Train journey: A story about two 'strangers'

'Which street do you live in?' 'Albany Street' 'Me too! House number?' '56.' 'Me too! But I've never seen...

Muhammad Younas March 24, 2014
“It’s a beautiful day,” he said, to break the silence.

“Yes. It looks good,” she replied, smiling.

“Yesterday was horrible. It rained all day. But now, it seems fantastic.”

“I know.”

“I wish I was outside, sitting in the sun and reading a book. I love sunny days. What about you? Do you like sun?”

“Yes, I enjoy sunny days.” She answered, picking up her book.

“You like crime stories?”

“Yes, I do. But this one is a detective story book. I like detective stories.”

“Me too. Have you read the latest book by James Armtek?”

“No, I haven’t.”

“You must! I’m sure you will like it. It’s a great book, sold more than twenty million copies.”

“Wow! It must be a good book.”

“Yes, it is.”

“Have you read it?”

“No, I haven’t, but I read the review of the book on the paper.”

He then quickly changed the subject to another topic.

“Are you going to London?”

“Yes, I’m visiting a friend there.”

“I’m also going London to see friends in Walthamstow. Whereabouts in London are you going?”

“I’m also going to Walthamstow but I’m going there for the first time.”

“Wow! What a coincident! Me too. Anyway my name is John and I’m a journalist.”

“I’m Suzie, I work in a charity shop.”

“That’s great. Which charity shop do you work in?”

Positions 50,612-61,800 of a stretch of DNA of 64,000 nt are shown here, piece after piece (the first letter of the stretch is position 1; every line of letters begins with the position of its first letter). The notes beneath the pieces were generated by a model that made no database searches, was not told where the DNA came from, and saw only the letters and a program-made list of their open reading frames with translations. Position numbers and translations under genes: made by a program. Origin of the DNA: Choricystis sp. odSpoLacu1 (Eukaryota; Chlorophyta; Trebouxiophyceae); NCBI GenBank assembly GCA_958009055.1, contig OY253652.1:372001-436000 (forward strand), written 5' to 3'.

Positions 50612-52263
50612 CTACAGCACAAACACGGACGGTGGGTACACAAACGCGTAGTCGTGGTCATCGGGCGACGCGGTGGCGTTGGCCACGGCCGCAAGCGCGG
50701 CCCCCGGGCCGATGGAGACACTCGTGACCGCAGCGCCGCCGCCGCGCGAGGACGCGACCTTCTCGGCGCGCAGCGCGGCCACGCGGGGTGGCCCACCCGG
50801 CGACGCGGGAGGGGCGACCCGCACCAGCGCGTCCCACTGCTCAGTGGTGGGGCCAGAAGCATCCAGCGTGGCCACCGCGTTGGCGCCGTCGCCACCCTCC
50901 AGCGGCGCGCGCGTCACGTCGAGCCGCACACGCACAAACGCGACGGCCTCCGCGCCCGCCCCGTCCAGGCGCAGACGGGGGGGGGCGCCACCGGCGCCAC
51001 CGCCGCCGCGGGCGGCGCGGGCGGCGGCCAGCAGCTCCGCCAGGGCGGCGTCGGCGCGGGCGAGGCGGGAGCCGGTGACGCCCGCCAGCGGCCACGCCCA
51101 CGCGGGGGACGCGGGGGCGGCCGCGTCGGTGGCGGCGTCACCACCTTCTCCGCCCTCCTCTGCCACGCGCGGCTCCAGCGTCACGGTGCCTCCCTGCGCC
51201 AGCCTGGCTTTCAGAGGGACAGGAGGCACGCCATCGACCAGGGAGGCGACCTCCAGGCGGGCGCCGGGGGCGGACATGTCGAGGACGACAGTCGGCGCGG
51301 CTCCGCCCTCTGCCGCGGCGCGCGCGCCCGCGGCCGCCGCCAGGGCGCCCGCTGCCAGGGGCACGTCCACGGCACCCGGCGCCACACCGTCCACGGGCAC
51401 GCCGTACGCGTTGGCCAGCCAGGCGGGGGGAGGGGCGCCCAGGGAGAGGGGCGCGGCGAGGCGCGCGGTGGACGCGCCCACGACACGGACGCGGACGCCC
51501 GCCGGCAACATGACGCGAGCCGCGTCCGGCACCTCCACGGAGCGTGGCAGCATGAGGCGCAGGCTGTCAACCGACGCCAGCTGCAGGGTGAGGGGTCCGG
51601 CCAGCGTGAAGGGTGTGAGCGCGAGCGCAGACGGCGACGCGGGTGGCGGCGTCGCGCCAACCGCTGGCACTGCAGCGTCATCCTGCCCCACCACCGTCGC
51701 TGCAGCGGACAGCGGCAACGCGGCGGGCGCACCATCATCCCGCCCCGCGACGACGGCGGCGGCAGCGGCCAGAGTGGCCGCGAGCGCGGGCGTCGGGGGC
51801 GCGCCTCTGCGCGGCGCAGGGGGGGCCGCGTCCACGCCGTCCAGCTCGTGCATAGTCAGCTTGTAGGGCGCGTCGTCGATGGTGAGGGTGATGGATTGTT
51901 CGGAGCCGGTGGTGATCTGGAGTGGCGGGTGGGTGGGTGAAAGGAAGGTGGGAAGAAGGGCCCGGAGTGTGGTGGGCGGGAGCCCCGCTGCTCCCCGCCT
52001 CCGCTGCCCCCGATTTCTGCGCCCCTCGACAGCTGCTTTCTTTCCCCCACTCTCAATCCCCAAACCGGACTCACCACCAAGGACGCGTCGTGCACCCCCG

“Oxfam.”

“Is it somewhere in the city centre?”

“Yes, it’s near the bus station.”

“I think I’ve seen it. I haven’t been inside but it looks great from the outside. You must be a manager of the shop?”

“No, I’m not. I just work part-time.”

“Is it the only job you do?”

“Yes, for the time being. I like working in the shop.”

In the meantime, he took a pack of biscuits out of his bag and offered her some,
“Would you like to have some?”

“No, thank you.”

“I didn’t get a chance to have breakfast in the morning. Now, I feel a bit hungry.”

“It’s okay. You can have it.”

“Do you always travel by train?”

“Not really. My friend sent me the train tickets.”

“Wow! You have nice friends.”

“Yes, she is very nice.”

“Do you mind if I ask you which city you live in?”

“I live in Manchester.”

“What part?”

“I live in Spring Bank area, near the football stadium.”

“I also live there.  Do you know which road?”

“Adelaide Road.”

“Wow! I live there too but I’ve never seen you.”

“I can believe that.”

“What street do you live on?”

“Albany Street”

“Wow, this is uncanny. I also live there.”

“I’m not surprised. I can believe it.”

“I know but it’s not a crowded street, there are only very few houses. How long have you been living there?”

“About three years.”

“Me too, but I’ve never seen you before.”

“Me neither.”

“What house number do you live in?”

“House # 56.”

“Oh my God! I live there too.”

Another man sitting close to them was listening attentively and immediately interrupted them and asked,
“This is unbelievable. How can you both live in the same house and not know each other?”

The young woman looked at the stranger, smiled and said quietly,
“This is my husband.”
WRITTEN BY:
Muhammad Younas A human rights activist and freelance UK based journalist.
The views expressed by the writer and the reader comments do not necassarily reflect the views and policies of the Express Tribune.

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abhi | 6 years ago | Reply | Recommend may be they were blind.
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